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Technology advancements pose challenge to fleet industry: survey


New York, NY — Emerging technology has continued to disrupt nearly every industry, and the transportation sector is no exception. Fleet managers expect major changes in the year ahead, as more than half (52 per cent) state that new technology poses the biggest challenge for their fleet in the upcoming year, according to a survey released by TD Bank, from the NAFA Fleet Management Association 2019 Institute & Expo.

“The transportation industry is on the brink of a major transformation,” said Anthony Sasso, Head of TD Equipment Finance at TD Bank. “Traditionally, the industry has been defined by trucks and infrastructure, but the use of mobile devices, GPS and electronics have revolutionized logistics. To stay competitive, fleet managers need the capital or funding to upgrade and acquire modern equipment.”

The introduction of autonomous vehicles is anticipated to change the entire transportation industry. While adoption of these vehicles has loomed over the industry for quite some time, 61 per cent of respondents feel autonomous trucks will become mainstream within the next decade. Self-driving vehicles increase efficiencies, deploy real-time optimization and enhance productivity.

Additionally, the use of alternative fuels, specifically electric and liquid natural gas, is top of mind, as nearly half of respondents (45 per cent) would like to incorporate alternative fuel within the next three to five years. An additional 21 per cent indicated that they would like to add alternative fuel but have found it to be cost prohibitive.

Companies today are focused on providing the fast, free and convenient delivery service that consumers demand. As a result, 84 per cent of respondents anticipate making significant adjustments to their fleet composition to address these priorities. Seventeen per cent will be investing in new asset classes to ensure they can deliver items to the final destination as quickly as possible. Interestingly, even though 59 per cent of respondents anticipate shipping volume to remain level, or even decrease, 33 per cent are expecting to increase the size of their fleets, reflecting the need to adjust business models and change the types of vehicles in their fleet to accommodate for the new delivery patterns.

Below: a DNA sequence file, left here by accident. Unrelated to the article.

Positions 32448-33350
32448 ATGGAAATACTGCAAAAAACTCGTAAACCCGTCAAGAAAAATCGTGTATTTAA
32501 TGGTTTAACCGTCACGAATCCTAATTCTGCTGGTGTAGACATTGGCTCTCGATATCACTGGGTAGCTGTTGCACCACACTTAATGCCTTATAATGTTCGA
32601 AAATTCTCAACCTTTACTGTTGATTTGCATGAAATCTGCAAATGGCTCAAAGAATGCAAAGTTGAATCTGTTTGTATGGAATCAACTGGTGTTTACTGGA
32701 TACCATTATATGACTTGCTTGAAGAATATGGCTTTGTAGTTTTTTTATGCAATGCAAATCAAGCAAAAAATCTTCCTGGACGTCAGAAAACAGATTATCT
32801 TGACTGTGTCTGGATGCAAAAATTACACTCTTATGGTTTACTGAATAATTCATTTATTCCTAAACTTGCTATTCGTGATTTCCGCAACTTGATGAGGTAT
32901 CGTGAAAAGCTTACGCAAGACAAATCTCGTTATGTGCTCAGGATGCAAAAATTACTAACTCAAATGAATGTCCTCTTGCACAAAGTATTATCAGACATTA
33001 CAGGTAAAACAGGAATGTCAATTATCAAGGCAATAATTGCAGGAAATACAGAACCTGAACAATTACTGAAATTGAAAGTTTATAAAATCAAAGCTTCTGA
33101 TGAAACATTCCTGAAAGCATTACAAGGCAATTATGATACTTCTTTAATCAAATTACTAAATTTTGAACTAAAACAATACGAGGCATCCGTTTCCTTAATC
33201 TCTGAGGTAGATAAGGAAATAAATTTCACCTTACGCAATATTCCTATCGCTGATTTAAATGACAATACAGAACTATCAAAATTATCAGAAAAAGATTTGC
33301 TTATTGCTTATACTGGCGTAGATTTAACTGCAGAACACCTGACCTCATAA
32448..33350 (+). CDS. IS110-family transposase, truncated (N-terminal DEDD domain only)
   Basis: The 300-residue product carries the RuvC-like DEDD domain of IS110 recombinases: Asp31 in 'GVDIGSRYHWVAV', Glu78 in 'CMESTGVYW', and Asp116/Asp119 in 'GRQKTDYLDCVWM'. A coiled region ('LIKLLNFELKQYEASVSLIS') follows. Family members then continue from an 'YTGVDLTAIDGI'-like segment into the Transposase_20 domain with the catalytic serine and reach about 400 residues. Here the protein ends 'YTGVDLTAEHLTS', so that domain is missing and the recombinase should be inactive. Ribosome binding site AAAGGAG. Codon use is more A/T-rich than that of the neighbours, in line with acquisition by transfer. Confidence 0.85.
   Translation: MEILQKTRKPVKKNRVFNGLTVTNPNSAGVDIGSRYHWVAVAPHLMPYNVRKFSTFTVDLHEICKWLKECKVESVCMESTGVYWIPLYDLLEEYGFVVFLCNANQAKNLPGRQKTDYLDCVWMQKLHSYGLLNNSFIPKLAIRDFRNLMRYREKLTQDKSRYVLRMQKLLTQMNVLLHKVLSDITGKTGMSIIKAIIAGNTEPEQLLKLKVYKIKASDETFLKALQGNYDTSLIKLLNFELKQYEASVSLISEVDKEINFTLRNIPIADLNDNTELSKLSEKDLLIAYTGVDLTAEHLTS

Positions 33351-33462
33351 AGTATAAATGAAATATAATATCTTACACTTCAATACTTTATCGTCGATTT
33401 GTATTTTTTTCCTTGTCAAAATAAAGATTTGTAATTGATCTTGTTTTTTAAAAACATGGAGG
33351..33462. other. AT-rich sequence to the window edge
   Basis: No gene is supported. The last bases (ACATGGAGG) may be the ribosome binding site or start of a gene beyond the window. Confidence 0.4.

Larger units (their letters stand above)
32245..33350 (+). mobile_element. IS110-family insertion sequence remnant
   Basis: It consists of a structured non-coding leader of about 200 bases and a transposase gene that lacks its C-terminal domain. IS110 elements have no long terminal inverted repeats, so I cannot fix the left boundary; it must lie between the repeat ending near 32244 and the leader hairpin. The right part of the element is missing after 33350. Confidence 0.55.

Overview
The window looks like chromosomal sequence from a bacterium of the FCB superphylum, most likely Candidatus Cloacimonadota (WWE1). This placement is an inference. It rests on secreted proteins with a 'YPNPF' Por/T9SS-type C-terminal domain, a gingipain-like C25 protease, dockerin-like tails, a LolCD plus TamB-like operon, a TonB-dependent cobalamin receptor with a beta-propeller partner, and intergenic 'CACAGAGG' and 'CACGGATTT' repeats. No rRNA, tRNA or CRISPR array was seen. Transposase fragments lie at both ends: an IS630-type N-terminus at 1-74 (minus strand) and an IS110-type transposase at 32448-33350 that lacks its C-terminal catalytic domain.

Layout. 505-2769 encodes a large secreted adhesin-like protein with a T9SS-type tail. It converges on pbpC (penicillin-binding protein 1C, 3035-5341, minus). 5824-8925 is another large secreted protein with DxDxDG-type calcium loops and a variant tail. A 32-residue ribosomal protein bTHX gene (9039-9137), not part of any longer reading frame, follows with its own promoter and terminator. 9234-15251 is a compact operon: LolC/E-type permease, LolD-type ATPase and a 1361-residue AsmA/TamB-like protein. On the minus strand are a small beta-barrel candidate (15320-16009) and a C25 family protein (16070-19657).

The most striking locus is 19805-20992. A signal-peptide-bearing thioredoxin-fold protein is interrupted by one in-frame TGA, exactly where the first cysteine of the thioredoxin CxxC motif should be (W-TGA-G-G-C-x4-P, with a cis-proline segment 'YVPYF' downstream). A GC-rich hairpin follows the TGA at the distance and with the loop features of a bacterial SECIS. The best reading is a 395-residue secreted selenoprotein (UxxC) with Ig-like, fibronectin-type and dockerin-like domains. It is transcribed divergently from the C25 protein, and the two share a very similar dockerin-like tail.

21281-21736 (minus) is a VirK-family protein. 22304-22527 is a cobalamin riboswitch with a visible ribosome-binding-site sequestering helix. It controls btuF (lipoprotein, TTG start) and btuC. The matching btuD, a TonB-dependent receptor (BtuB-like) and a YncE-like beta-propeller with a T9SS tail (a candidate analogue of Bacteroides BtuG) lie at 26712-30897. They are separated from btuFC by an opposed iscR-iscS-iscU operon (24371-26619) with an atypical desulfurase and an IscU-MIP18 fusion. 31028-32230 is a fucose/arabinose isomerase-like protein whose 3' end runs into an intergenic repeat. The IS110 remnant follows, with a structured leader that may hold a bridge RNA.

Companies are looking for flexible finance solutions that offer shorter term loans and the ability to upgrade equipment frequently; fifty per cent of respondents indicated that they are more inclined to finance equipment acquisition through lease options. Only 10 per cent indicated they would prefer loans.

“Over the last few years, we have seen fleet management change dramatically, largely in part to technology advancements and changing consumer demands,” said Sasso. “Our clients are looking for greater flexibility so they can successfully meet consumer expectations, maximize efficiencies and manage demanding delivery schedules.”

TD Bank polled a select group of fleet professionals on their views of trends, challenges and changes within the transportation industry at the annual NAFA I&E conference in Louisville, Kentucky from April 16-17, 2019. A total of 120 individuals were polled.


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